How localized is the natural authority for freedom to implement liturgical changes in the Roman Church? I am happy to be guided by canon lawyers on this, but I believe, historically at least, it resided with bishops (and from what I can tell theoretically does still does so today, although it is not often exercised in practice). If this were so, each diocese would not feel bound by Congregations in Rome or national councils of bishops, and each could choose to exercise the authority given to them and the situation would begin to right itself. Even better, each bishop might choose to allow parishes freedom too.
There is one aspect of the liturgy in which some authority for participation as one chooses lies within individual parishes and even laypeople, and that is with the Liturgy of the Hours when practiced in, for example, the domestic church. (I discussed the possibilities of people exercising this freedom well in a recent blog post entitled, Will the Domestic Church Grow as the Institutional Church Shrinks?). The ideal, it seems to me, is that at every level, all members of the Church take the initiative to exercise their natural authority for the good.

The need for subsidiarity is the argument made by Adam DeVille in his book, Everything Hidden Shall Be Revealed which I reviewed here. He addresses a different problem within the Church (corruption and the sexual abuse scandal), but the argument regarding subsidiarity as a solution is the same. He argues that if dioceses chose their bishops, as they used to do, and parishes are accorded freedom by their bishop, then this would encourage still further the right exercise of free autonomy.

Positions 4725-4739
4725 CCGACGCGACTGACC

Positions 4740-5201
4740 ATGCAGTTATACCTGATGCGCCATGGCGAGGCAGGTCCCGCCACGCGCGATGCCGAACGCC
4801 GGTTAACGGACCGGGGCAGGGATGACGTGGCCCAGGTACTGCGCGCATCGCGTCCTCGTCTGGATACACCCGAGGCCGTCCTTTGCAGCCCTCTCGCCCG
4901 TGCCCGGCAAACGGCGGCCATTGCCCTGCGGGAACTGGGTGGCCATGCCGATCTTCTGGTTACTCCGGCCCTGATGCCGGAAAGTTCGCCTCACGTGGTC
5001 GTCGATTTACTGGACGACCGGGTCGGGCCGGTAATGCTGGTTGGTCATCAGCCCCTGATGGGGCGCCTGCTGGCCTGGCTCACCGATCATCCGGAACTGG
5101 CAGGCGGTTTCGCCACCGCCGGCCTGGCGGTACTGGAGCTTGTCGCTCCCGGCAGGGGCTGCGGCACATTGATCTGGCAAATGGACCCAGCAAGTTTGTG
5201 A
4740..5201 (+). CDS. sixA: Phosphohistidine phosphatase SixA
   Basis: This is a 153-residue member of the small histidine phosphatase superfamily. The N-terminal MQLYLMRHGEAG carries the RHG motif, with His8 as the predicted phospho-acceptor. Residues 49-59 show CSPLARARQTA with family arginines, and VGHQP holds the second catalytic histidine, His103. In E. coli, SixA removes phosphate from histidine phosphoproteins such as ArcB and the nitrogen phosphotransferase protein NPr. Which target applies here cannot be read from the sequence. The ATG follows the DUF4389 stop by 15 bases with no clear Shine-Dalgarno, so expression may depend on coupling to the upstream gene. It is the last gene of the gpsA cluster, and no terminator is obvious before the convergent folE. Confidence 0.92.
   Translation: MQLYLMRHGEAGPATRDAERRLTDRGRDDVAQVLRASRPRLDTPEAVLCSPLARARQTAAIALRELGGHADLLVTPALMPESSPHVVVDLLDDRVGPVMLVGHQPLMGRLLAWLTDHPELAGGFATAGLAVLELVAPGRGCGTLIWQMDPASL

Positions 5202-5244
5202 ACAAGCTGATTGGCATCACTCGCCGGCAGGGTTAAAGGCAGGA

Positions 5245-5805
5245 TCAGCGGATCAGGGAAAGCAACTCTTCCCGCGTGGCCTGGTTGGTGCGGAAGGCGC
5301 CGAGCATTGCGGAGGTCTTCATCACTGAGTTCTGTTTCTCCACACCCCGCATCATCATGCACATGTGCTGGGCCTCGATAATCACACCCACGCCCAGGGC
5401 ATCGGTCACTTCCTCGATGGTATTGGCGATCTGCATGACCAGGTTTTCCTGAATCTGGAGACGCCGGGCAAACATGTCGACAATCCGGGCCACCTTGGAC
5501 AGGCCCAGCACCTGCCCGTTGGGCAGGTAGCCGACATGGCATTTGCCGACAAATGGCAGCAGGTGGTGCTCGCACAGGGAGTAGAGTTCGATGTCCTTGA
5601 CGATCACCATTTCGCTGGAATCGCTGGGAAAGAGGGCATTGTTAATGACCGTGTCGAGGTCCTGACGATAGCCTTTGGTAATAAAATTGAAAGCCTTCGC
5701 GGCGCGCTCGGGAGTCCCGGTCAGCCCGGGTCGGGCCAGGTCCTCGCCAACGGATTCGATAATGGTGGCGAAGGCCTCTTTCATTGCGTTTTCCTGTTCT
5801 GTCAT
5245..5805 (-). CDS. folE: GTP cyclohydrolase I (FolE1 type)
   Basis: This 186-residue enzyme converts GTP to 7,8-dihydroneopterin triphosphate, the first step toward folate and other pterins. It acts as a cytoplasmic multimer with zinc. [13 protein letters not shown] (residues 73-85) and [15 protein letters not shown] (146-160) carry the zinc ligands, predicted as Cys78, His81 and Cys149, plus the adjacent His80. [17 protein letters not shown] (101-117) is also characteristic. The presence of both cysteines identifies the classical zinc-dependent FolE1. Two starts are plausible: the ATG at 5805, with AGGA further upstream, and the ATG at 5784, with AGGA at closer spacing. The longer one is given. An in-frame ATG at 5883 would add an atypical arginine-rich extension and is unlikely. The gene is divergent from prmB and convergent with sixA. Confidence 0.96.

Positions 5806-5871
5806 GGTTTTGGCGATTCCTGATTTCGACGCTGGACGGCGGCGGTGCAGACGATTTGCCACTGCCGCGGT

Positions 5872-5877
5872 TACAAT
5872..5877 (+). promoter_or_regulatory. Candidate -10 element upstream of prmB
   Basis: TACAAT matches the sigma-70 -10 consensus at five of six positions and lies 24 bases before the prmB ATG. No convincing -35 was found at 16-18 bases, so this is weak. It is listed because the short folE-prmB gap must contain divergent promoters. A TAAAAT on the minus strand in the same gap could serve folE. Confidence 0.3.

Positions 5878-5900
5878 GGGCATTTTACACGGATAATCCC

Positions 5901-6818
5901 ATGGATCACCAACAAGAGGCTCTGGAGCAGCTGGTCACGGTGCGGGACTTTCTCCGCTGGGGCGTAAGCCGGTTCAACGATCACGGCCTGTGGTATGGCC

To be clear, this is not an argument against papal authority as traditionally understood and as reflected in the First Vatican Council. Rather it is an argument for greater recognition of a natural local authority that is already present, but not always exercised. Nor is it the encouragement of license. Full freedom, as we know, is a choice free of constraint or restraint, but directed towards a right end. So the fullest freedom is in the choice to do what is good. However, it is not freedom if there isn’t the possibility of people exercising it poorly. In most situations, there are different opinions on what is good, and sometimes what is good for me is not the best for you. So, in this model each local authority decides, in good faith, what they believe Vatican II meant in regard to the degree or nature of reform, one taking a maximalist line, while another a minimalist ‘organic development’ approach to reform, and yet a third might reject change altogether and stick to the 1962 Missal. We can’t predict which approach will flourish and effectively become the Church, but in faith, we trust that the good will win out, even if some making the choices are bad actors.